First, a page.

Published online Feb 14, 2017. doi: 10.3748/wjg.v23.i6.1018
Peer-review started: August 28, 2016
First decision: October 10, 2016
Revised: November 14, 2016
Accepted: December 8, 2016
Article in press: December 8, 2016
Published online: February 14, 2017
To evaluate brain involvement in quiescent Crohn’s disease (CD) patients with fatigue using quantitative magnetic resonance imaging (MRI).
Multiple MRI techniques were used to assess cerebral changes in 20 quiescent CD patients with fatigue (defined with at least 6 points out of an 11-point numeric rating scale compared with 17 healthy age and gender matched controls without fatigue. Furthermore, mental status was assessed by cognitive functioning, based on the neuropsychological inventory including the different domains global cognitive functioning, memory and executive functioning and in addition mood and quality of life scores. Cognitive functioning and mood status were correlated with MRI findings in the both study groups.
Reduced glutamate + glutamine (Glx = Glu + Gln) concentrations (P = 0.02) and ratios to total creatine (P = 0.02) were found in CD patients compared with controls. Significant increased Cerebral Blood Flow (P = 0.05) was found in CD patients (53.08 ± 6.14 mL/100 g/min) compared with controls (47.60 ± 8.62 mL/100 g/min). CD patients encountered significantly more depressive symptoms (P < 0.001). Cognitive functioning scores related to memory (P = 0.007) and executive functioning (P = 0.02) were lower in CD patients and both scores showed correlation with depression and anxiety. No correlation was found subcortical volumes between CD patients and controls in the T1-weighted analysis. In addition, no correlation was found between mental status and MRI findings.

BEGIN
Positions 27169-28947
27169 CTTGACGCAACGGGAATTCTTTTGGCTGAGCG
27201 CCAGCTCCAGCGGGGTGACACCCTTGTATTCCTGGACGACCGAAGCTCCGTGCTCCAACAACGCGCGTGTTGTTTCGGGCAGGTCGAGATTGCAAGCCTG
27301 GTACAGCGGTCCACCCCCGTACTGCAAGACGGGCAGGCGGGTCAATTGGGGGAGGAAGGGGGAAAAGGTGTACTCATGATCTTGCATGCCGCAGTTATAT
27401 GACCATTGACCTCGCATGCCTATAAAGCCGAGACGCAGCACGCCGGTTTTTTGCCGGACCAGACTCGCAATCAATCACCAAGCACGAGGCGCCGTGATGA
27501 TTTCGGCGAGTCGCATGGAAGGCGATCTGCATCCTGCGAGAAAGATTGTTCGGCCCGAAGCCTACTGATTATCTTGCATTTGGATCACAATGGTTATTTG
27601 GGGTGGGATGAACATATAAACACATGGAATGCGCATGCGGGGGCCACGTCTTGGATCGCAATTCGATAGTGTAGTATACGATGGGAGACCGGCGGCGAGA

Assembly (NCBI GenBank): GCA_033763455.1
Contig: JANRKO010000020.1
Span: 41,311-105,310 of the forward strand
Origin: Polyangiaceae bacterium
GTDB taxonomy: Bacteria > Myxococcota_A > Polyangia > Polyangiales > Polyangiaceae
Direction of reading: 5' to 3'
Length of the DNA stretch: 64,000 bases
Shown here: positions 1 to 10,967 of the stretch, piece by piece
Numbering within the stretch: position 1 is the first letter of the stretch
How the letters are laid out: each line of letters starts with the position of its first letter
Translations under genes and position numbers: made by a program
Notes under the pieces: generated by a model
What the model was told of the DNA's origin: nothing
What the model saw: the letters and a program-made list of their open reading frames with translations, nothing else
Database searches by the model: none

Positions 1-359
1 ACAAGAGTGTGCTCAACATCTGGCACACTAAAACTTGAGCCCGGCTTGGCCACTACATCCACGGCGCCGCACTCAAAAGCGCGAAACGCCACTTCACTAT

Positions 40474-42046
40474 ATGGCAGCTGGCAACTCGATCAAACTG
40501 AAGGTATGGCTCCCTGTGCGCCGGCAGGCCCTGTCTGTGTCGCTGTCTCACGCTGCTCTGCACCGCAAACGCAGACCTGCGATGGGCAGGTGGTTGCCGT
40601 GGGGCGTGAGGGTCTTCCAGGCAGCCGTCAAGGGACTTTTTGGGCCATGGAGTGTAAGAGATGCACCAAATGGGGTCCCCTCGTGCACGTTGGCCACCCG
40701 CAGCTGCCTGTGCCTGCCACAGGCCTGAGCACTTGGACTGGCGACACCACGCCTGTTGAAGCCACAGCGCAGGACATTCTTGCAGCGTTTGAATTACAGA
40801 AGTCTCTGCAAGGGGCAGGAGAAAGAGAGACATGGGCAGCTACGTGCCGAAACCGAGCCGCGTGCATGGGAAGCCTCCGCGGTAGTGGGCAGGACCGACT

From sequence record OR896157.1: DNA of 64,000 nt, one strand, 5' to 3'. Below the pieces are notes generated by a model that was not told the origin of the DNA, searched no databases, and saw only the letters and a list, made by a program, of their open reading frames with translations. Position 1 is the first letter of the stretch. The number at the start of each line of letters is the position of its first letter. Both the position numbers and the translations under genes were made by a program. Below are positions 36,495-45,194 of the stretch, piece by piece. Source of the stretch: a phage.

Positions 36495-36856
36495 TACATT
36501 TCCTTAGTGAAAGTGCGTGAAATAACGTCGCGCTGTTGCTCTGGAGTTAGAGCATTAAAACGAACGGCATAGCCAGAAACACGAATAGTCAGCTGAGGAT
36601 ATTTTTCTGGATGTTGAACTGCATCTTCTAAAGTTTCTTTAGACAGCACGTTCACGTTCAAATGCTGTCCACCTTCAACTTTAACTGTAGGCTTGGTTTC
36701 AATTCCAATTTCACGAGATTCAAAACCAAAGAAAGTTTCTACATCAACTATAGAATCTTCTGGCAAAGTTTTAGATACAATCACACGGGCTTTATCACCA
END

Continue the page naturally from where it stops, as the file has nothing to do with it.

This work shows evidence for perfusion, neurochemical and mental differences in the brain of CD patients with fatigue compared with healthy controls.
Core tip: The present study explores perfusion, neurochemical and mental differences in the brain of Crohn’s disease (CD) patients compared with healthy controls. This implies that for a gastroenterologist it is important to focus, besides gastrointestinal symptoms due to inflammation, on the effects of systemic inflammation on the brain and mental status. Knowledge and understanding of these effects in CD patients may help health professionals to set up interventions to maintain CD remission and improve mental status by e.g. psychosocial interventions.